Sign Symbol: iOS denial of service


    An unusual bug has been detected in the iOS operating system that leads to a reboot of the device. It is enough to send a special sign from the alphabet of the Indian language Telugu జ్ఞా (“sign”) to the iPhone, after which the device automatically reboots.

    One of the Telugu language characters used in some states in India, the iPhone reboots. If you insert this character in the message text and open it, it will come to reboot the device. Applying this symbol will work with Facebook Messenger, iMessage, WhatsApp, Gmail, Outlook.

    The initial sequence U + 0C1C U + 0C4D U + 0C1E U + 200C U + 0C3E, which is a sequence of Telugu characters, leads to a reboot of the system after being entered into any system text field. The peculiarity of the change of characters leading to the collapse of the system lies in the peculiarities of the Telugu and Bengali languages ​​(and possibly other dialects). The collapse of the transformation of the suffix-connective consonants leads to the collapse - when the second consonant joins the first for combining without significantly changing its shape.


    This is not the first time that iOS crashes due to strange characters, URLs or even videos. Last month, one link could freeze the iPhone (chaiOS bug), this problem was fixed with the release of iOS 11.2.5. In 2015, a similar vulnerability in iMessage led to a reboot of the device. Also, in 2016, a 5-second video caused the device to freeze.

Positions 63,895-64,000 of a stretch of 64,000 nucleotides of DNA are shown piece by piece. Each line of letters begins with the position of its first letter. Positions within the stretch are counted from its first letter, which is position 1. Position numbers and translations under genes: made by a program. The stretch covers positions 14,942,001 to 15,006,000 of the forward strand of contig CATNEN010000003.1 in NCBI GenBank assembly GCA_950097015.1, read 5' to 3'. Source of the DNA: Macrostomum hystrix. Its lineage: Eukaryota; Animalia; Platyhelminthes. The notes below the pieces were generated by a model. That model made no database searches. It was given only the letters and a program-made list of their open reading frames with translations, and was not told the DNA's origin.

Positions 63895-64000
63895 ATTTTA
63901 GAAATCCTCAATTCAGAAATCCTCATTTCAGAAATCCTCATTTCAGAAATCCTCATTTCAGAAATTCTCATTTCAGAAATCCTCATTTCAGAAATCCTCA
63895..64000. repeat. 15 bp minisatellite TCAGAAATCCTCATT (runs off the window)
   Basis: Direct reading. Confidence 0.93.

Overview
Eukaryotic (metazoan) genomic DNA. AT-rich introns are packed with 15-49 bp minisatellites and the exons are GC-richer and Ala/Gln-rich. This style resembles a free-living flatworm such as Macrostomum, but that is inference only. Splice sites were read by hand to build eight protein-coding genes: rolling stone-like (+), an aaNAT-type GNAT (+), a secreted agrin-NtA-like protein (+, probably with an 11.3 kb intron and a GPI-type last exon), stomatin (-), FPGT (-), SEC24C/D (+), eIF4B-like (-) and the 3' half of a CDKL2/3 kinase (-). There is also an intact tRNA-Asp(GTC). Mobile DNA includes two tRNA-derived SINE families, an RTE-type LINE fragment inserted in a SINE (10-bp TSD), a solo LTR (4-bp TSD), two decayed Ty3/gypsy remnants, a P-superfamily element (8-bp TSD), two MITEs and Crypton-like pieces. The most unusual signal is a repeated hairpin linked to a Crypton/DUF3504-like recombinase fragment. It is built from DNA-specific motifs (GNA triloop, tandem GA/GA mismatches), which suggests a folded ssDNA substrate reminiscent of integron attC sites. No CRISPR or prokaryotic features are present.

Processing specific characters or their sequences refers to the so-called "sms of death".

    Such a plan of vulnerability is periodically detected both on various platforms and in specific applications. They can lead to a reboot of the device, freezing, “scorching” or to an incorrect interpretation of the text execution context (like the recent RLO bug in telegram).

    These vulnerabilities appeared long before the era of modern smartphones: such bugs were found in Nokia phones (TP-UD payloads in so-called flash SMS), the classic “% English” vulnerability in Siemens phones, and many other, less well-known.

    Typically, such vulnerabilities do not carry a harmful load, but are widely used in pranks and usually have a sociotechnical distribution vector.

    Bonus for linguistic hackers: parsing the syntax fuzzing of the Bengali dialect, leading to a similar problem by reference .

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